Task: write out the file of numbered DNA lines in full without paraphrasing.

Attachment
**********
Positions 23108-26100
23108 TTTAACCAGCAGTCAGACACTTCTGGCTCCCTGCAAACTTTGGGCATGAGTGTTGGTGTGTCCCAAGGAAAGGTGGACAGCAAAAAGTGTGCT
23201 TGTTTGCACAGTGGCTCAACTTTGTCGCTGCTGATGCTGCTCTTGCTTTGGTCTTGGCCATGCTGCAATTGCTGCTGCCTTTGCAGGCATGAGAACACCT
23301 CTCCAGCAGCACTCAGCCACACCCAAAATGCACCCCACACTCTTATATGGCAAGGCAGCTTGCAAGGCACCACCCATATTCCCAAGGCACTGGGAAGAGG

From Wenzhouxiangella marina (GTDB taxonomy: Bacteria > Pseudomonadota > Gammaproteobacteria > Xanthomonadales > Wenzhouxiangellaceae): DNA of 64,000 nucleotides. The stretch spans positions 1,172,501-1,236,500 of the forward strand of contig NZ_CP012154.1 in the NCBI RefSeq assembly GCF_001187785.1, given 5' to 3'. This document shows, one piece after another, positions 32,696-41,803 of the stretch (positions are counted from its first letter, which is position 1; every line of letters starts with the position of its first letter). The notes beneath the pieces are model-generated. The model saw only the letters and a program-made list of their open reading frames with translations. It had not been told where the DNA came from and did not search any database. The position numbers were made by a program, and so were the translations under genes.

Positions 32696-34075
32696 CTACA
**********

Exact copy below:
Positions 23108-26100
23108 TTTAACCAGCAGTCAGACACTTCTGGCTCCCTGCAAACTTTGGGCATGAGTGTTGGTGTGTCCCAAGGAAAGGTGGACAGCAAAAAGTGTGCT
23201 TGTTTGCACAGTGGCTCAACTTTGTCGCTGCTGATGCTGCTCTTGCTTTGGTCTTGGCCATGCTGCAATTGCTGCTGCCTTTGCAGGCATGAGAACACCT
23301 CTCCAGCAGCACTCAGCCACACCCAAAATGCACCCCACACTCTTATATGGCAAGGCAGCTTGCAAGGCACCACCCATATTCCCAAGGCACTGGGAAGAGG

From Wenzhouxiangella marina (GTDB taxonomy: Bacteria > Pseudomonadota > Gammaproteobacteria > Xanthomonadales > Wenzhouxiangellaceae): DNA of 64,000 nucleotides. The stretch spans positions 1,172,501-1,236,500 of the forward strand of contig NZ_CP012154.1 in the NCBI RefSeq assembly GCF_001187785.1, given 5' to 3'. This document shows, one piece after another, positions 32,696-41,803 of the stretch (positions are counted from its first letter, which is position 1; every line of letters starts with the position of its first letter). The notes beneath the pieces are model-generated. The model saw only the letters and a program-made list of their open reading frames with translations. It had not been told where the DNA came from and did not search any database. The position numbers were made by a program, and so were the translations under genes.

Positions 32696-34075
32696 CTACA